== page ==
by Tina Olivero

Five Great Wines

Pierre Gimonnet & Fils Brut – Cuis 1er Cru (Champagne, France) $70

The Gimonnet family has been producing terroir focused wines for many years, with all their 25 hectares of vineyards exclusively planted with Chardonnay. The Cuis is a Premier Cru vineyard that has produced a richly textured, creamy Champagne with intense toasted brioche, peach and apple flavours and aromas, and, then racy, mineral acidity to freshen up the palate. A complex and delicious wine to start any occasion.

Domaine du Pegau Cuvée Reservée Châteauneuf-du-Pape AC 2007 (Rhône, France) $110

Châteauneuf-du-Pape is much loved for its intensity, warmth, richness and boldness of flavour. The Pegau Cuvée Reservée delivers everything you would expect and more with an intense nose of ripe raspberry, clove, strawberry jam, earth and complex notes of garrigue (the wild herbs of the southern Rhône). The palate is rich, full and lush with raspberry jam, mixed berries, earth, plum, graphite and roasted thyme. As the wine evolves in the glass, its complexity deepens and the finish lingers long on the palate.

Pertimali Brunello di Montalcino DOCG 2004 (Tuscany, Italy) $105

Brunello is the name of a superior clone of the famed Tuscan grape Sangiovese. Grown in the warm, dry climate around the town of Montalcino, the Brunello grape produces many stunning wines. The great 2004 vintage has produced a wine that is subtle but complex on the nose with intriguing and beautiful aromas of leather, clove, dried cherry, charred meat, marzipan and floral and orange zest notes. The complexity continues on to the palate which is intense, medium-full bodied and structured with tannin and acidity to develop for many years in the cellar.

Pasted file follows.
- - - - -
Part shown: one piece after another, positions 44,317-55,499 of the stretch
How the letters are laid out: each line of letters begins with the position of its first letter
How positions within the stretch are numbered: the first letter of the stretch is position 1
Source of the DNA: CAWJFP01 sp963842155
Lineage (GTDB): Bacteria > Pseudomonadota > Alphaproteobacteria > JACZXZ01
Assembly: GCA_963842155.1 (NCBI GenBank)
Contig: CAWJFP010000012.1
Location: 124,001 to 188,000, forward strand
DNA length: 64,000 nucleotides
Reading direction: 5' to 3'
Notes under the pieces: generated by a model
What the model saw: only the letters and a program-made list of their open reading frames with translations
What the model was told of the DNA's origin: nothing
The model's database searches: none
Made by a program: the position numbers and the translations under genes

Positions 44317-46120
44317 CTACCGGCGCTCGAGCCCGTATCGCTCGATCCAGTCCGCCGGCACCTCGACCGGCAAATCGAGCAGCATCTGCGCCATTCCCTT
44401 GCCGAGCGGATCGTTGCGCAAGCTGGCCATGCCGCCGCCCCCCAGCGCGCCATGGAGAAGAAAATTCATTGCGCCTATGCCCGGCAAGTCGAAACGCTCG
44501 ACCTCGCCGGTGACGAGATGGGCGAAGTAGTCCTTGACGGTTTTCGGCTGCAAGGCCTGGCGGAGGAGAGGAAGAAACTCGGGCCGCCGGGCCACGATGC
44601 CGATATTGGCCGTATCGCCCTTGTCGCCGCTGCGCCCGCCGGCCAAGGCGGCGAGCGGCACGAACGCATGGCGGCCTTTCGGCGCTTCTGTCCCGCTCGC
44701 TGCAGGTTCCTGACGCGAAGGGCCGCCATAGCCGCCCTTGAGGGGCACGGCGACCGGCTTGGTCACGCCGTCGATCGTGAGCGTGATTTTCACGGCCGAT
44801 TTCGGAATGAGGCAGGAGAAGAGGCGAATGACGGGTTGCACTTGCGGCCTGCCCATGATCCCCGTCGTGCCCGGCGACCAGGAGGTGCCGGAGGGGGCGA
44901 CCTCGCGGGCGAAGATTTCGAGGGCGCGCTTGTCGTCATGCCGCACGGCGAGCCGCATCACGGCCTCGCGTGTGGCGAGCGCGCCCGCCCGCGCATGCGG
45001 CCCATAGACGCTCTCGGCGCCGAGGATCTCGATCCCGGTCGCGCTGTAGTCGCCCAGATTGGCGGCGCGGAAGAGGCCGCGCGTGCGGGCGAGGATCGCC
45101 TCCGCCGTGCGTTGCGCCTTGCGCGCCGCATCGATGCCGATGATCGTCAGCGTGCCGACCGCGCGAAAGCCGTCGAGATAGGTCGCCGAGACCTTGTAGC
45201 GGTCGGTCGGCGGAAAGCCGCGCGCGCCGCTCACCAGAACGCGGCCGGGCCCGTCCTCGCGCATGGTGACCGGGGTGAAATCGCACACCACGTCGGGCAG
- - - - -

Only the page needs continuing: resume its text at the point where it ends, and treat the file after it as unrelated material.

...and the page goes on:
Domenico Clerico Ciabot Mentin Ginestra Barolo DOCG 2004 (Piemonte, Italy) $142

Domenico Clerico combines modern techniques with great vineyard sites to produce Barolo’s that are approachable when young yet have the structure to develop for many years. This wine from the Monforte d’Alba vineyard of Ginestra is fragrant with beautiful aromas of liquorice, vanilla, spice, almond, plum and burlap. The palate defies the subtle beauty of the nose with its intense power – full in body, tannin and acidity and very long and persistent. Flavours of dried cherry, charred meat, pepper and spice linger on a very long palate. Can cellar for 15+ years.

Henschke Mount Edelstone Shiraz 2005 (Eden Valley, Australia) $140

Henschke is one of the top names in Australian wine. The Mount Edelstone vineyard differs from many of the blockbuster Australian Shirazes, due to its higher elevation in the Eden Valley, away from the heat of the Barossa Valley floor. The result is a wine that is still immensely flavourful and concentrated but with a more complex range of flavours and aromas. The 2005 vintage produced excellent growing conditions, the 90 year old vines delivering aromas of damson plum, blueberry, blackberry and complex floral and gamy notes combined with well integrated oak. The palate is full and structured with mixed berry and plum combined with hints of clove and eucalyptus. The finish is long and rich with the concentrated fruit promising a great future for cellaring.